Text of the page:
cover image BRUNDIBAR


, , illus. by Maurice Sendak. . Hyperion/di Capua, $19.95 (56pp) ISBN 978-0-7868-0904-2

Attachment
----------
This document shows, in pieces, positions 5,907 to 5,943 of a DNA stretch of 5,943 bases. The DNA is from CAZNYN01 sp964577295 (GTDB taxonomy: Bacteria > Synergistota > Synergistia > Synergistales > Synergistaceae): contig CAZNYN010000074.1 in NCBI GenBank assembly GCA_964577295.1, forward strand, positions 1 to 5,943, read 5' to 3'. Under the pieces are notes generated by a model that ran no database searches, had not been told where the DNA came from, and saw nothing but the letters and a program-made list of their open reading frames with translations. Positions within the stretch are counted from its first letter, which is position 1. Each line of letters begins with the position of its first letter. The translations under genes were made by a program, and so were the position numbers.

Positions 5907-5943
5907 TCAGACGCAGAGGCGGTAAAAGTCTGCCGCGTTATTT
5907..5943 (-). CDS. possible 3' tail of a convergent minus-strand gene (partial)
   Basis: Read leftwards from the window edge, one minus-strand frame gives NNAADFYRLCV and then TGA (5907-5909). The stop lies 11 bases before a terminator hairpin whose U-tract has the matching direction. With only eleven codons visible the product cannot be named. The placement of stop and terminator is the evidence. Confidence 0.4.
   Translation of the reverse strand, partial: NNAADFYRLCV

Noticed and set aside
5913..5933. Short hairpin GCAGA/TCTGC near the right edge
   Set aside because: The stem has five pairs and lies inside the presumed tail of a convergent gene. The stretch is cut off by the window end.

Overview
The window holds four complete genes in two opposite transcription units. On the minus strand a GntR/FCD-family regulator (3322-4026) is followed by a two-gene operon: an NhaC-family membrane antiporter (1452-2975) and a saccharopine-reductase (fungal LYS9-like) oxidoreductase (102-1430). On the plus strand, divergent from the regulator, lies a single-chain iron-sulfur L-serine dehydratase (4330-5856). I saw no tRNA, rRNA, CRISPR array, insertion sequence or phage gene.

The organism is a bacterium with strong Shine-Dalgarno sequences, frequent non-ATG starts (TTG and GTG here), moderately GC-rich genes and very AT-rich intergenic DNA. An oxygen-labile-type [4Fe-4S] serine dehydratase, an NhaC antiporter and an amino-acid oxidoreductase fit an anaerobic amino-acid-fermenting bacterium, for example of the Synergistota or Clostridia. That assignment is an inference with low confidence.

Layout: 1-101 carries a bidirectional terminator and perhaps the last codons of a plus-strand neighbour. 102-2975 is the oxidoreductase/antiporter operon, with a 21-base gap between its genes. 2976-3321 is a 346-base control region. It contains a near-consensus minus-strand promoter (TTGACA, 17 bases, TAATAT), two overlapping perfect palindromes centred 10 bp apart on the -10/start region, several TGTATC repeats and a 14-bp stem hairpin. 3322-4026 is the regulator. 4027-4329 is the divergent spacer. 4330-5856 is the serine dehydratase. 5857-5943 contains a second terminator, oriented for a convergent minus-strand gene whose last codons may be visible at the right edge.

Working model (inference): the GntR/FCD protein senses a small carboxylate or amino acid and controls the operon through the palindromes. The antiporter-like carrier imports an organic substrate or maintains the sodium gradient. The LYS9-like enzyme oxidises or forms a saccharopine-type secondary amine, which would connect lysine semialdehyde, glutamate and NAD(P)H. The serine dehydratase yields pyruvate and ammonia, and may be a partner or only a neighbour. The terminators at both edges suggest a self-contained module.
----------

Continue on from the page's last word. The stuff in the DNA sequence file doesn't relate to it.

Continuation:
Pulitzer Prize-winning playwright Kushner adapts this allegorical tale from a Czech opera created by Hans Krása and Adolf Hoffmeister in 1938 (see Children's Books, Oct. 27). A doctor wearing the Star of David on his jacket dispatches siblings Aninku and Pepicek to town to find milk for their sick mother. Sendak, in a mix of fantasy and reality elements reminiscent of his In the Night Kitchen (especially the cameo appearance of a baker), thrusts the siblings—and readers—into an exotic backdrop of stone buildings topped by spires and turrets, but with familiar details such as a horse grazing behind a picket fence and a field of flowers. The two try to earn money to buy the milk, but their voices are drowned out by the noise of the "bellowing Brundibar"; Brundibar's refrain ("Little children, how I hate 'em/ How I wish the bedbugs ate 'em") exemplifies Kushner's skill at tempering the potentially frightening with the comic. The dialogue and comments featured in balloons above the characters also inject an appealing spontanaeity and levity to the proceedings. A trio of talking animals and 300 children come to the duo's aid. Working in colored pencils, crayons and brush pens, Sendak conjures bustling Slavic city streets and effectively juxtaposes innocence and evil in the cherubic visages of the children and Brundibar's ominously hyperbolic facial features (the villain's manicured mustache calls to mind the reigning tyrant of the time). Despite a final threat from Brundibar, the story is ultimately one of hope, as the children and their allies band together to defeat the evil foe. The collaborators wisely allow readers to appreciate the story on one level, yet those familiar with the opera's origins (a note in the flap copy tells of Krása's death at Auschwitz) will find a haunting subtext here. All ages. (Nov.)